Isles turn the page following stunning sweep
Enter offseason of uncertainty after inspiring turnaround campaign
The Islanders cleared out their lockers and headed into the offseason Monday at the Northwell Health Ice Center in East Meadow, N.Y., about three weeks earlier than they would have liked.
Following a startling first-round sweep of Sidney Crosby and the Pittsburgh Penguins in the opening round of the playoffs, the Islanders had the tables turned on them in the Eastern Conference semifinals as the Carolina Hurricanes sent them into an early summer vacation with four consecutive wins of their own.
As players and coaches gathered one last time in 2019, posing for a team picture and emptying the remaining items in their respective lockers, there was certainly plenty of hope to go around after New York went from non-playoff participants the previous two campaigns to 103 points and second place in their division this year.
“Everyone pegged us to be a pick in the lottery,” said Mathew Barzal, who backed up his Calder Trophy-winning season as the league’s top rookie last year by leading the Isles with 62 points during his sophomore campaign.
“For us to have the season that we did is a testament to everyone in this room and to how hard everybody worked,” he added. “We really played with a chip on our shoulder all season. That mindset of being relentless and wanting to win hockey games will go a long way throughout the course of a season. The culture is definitely about winning now.”
There’s no doubting that this was a huge building-block season for the Isles, who went from virtual obscurity on the NHL landscape to seriously competing for the Eastern Conference crown.
They were the highest remaining seed in the East after jettisoning the Penguins, but they only got to play two games at the Barclays Center, both losses to the Hurricanes last week, before being sent packing themselves.
Now, team president and general manager Lou Lamoriello will get back to the business of figuring out exactly whom will be on Long Island or in Downtown Brooklyn next season.
The Isles have a long list of pending unrestricted free agents, most notably team captain and leading goal scorer Anders Lee, reliable veteran winger Brock Nelson, Jordan Eberle and Vezina Trophy finalist goaltender Robin Lehner.
“They did a tremendous job this year. We will have to see how we can fit them all in,” Lamoriello said of the free agents-to-be.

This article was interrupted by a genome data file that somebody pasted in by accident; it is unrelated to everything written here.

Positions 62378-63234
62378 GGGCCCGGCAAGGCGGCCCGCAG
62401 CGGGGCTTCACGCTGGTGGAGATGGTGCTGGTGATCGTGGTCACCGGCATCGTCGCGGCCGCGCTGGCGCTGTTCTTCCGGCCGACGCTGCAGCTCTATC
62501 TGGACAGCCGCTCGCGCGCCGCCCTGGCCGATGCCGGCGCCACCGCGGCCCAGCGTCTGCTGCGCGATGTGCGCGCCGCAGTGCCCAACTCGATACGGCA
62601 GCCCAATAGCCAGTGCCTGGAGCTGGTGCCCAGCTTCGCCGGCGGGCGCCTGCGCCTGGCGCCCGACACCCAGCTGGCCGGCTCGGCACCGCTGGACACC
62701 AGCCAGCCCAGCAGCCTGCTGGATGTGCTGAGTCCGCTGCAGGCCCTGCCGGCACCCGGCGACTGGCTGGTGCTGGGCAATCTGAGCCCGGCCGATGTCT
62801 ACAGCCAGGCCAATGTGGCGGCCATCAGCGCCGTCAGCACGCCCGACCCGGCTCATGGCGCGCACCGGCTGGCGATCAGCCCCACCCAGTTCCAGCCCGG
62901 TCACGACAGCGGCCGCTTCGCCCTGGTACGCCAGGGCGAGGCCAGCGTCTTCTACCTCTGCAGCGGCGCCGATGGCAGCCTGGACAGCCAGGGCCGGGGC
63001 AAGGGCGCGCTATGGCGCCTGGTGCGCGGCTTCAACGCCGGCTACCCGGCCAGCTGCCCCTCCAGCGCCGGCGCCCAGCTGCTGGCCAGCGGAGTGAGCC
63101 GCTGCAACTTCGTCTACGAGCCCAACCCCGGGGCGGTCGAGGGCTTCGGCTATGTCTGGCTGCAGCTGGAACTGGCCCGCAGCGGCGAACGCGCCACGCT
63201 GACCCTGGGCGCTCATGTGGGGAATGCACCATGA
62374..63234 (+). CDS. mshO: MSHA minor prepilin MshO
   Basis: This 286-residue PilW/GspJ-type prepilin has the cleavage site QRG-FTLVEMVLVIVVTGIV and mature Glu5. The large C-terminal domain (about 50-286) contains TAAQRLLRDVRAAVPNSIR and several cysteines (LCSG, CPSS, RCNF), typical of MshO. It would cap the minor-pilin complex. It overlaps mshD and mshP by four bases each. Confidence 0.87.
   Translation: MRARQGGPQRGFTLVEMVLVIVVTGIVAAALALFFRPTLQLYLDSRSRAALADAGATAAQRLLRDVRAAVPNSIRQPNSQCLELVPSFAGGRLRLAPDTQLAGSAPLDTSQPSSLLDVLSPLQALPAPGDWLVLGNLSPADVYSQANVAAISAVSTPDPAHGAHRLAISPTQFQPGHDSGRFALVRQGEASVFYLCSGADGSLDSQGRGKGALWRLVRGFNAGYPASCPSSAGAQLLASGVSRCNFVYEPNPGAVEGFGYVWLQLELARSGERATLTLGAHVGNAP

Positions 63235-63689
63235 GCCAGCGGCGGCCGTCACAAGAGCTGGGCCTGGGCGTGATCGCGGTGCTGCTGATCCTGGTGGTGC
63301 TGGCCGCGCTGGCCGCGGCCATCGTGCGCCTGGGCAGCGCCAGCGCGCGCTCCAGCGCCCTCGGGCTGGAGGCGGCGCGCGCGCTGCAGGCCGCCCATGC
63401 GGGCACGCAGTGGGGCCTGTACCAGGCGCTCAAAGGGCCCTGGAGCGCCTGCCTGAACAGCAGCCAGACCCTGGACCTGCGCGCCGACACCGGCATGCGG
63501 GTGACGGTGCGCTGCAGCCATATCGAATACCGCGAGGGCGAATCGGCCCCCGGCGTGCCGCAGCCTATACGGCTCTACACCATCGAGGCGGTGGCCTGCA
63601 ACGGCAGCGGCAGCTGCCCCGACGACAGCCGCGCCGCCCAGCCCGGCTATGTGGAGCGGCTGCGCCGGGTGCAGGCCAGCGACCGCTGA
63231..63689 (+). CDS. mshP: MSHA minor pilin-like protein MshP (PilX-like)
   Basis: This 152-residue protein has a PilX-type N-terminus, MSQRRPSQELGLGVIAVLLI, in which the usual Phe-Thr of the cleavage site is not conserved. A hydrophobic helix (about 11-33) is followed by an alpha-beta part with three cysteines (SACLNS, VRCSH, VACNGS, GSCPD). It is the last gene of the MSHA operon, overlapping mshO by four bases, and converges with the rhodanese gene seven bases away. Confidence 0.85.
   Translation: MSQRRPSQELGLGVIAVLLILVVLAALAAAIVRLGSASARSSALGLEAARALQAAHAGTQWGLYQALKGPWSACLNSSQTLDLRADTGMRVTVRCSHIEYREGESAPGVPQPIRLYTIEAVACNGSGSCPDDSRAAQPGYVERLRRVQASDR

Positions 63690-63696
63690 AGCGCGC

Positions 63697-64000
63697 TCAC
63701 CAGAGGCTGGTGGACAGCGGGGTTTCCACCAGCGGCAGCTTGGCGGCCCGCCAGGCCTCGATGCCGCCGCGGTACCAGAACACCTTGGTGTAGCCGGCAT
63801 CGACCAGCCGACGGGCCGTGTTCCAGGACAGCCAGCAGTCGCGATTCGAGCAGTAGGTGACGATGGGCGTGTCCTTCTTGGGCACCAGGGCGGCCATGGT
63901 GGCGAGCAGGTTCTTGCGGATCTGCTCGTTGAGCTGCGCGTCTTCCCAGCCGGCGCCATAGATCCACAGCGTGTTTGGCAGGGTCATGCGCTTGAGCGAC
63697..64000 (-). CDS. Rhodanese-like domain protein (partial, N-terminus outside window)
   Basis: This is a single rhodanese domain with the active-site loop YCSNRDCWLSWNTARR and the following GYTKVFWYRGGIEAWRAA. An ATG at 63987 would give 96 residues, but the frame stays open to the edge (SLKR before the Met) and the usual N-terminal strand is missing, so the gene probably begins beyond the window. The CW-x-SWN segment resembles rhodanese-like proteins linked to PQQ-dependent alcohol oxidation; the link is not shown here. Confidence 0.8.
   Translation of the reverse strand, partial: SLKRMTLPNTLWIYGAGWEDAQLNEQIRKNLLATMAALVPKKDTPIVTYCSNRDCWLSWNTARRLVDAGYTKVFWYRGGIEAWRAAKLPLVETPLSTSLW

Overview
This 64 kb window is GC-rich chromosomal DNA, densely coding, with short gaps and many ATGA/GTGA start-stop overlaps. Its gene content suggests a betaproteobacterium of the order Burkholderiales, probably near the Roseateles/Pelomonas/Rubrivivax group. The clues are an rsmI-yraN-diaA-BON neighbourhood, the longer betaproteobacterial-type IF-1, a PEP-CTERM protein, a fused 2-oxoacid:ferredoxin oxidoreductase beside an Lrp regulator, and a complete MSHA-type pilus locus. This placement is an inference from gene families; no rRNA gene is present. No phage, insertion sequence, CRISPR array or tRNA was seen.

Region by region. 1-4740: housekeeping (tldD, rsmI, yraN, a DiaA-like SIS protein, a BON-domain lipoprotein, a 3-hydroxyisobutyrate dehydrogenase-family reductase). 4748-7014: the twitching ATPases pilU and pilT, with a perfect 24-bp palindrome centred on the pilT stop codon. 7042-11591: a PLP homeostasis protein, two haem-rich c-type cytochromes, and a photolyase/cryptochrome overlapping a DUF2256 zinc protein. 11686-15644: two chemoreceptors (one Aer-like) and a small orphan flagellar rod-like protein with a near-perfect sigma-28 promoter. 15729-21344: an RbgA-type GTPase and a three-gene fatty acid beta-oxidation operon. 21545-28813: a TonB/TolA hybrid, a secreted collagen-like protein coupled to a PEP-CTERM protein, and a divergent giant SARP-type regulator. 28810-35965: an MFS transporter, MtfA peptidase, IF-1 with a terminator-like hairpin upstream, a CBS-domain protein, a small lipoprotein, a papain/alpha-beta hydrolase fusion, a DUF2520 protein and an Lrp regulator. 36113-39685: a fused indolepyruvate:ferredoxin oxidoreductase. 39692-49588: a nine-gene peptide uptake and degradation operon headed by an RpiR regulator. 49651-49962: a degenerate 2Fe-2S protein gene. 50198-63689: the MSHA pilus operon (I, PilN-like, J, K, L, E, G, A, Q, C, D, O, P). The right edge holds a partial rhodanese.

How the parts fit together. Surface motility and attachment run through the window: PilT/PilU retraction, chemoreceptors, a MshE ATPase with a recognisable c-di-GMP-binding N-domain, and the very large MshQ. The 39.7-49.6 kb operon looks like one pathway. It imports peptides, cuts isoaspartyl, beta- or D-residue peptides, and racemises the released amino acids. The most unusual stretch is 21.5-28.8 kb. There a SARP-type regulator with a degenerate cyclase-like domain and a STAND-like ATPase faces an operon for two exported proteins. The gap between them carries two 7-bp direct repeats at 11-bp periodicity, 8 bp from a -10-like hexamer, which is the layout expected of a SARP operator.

“We’d like to have them back without question. They have to make decisions and we have to make decisions, but they are all quality human beings and quality players and they’ve been an integral part of this organization this year.”
In other words, we’ll see how it goes.
Lee could become the second Isles captain to leave in as many years following the defection of former face of the franchise John Tavares to Toronto last summer.
The Minnesota native has tallied at least 25 goals in each of the past three seasons, including a career-best 40 in 2017-18, when the Isles were more of a run-and-gun offense, rather than the defense-first style they thrived with under head coach Barry Trotz this past campaign.
Though Lee doesn’t carry the same clout as Tavares, arguably one of the top 10 players in the sport, he was a major part of this year’s success story.
“You would and could not find a finer captain,” Lamoriello gushed when asked about Lee, who led the Isles with 28 goals. “He did a tremendous job and as I’ve said all along, we’re going to do everything we possibly can to keep him.”
“People know how I feel about this place and right now Lou and my agent are going to figure that out,” Lee said of the upcoming negotiations ahead of the July 1 deadline for UFAs.
Lehner went from being completely out of the league following an epic meltdown during his final days in Buffalo last season to emerging as the key to New York’s turnaround.
The 27-year-old Swede led the league with a .930 save percentage and amassed a 25-13-5 record with a 2.13 goals-against average just one year after leaving the Sabres amid personal strife that included a bout with substance abuse and being diagnosed as bi-polar.
Lamoriello was able to ink Lehner to a one-year, $1.5 million pact as a reclamation project last summer.
But the Isles will have to ante up and perhaps compete with the rest of the league for Lehner’s services going forward.
“I can’t say enough, I think everyone knows where I stand,” Lehner said Monday when asked if he would like to be back with the Isles for the 2019-20 season.
“I obviously love this group. I like my teammates and the organization and everything. There haven’t been any talks between my camp or the team as of yet. I look forward to seeing what they say and what the future holds.”
What the future holds for the Isles is in the hands of Lamoriello, a Hall of Fame executive who guided the New Jersey Devils to three Stanley Cup titles and resurrected a previously struggling franchise in Toronto before arriving here.
But Trotz, who orchestrated the greatest defensive turnaround in the NHL in over a century this past season, believes the thing New York needs most next year is scoring punch, something they clearly lacked during the Carolina series after managing just five goals in the four games.
“If you look at the playoffs, we need a little more pop up front,” said Trotz, one of three men nominated for the Jack Adams Trophy as the league’s Coach of the Year.
“That’s hopefully coming in the draft a little bit through some of the kids, free agency, obviously Lou will be looking at that, and obviously our own free agents. Our goaltending seems to be fine, our defense has grown. A little more pop up front. You talk about character and grit we’ve got lots of that. A little more pop if anything.”
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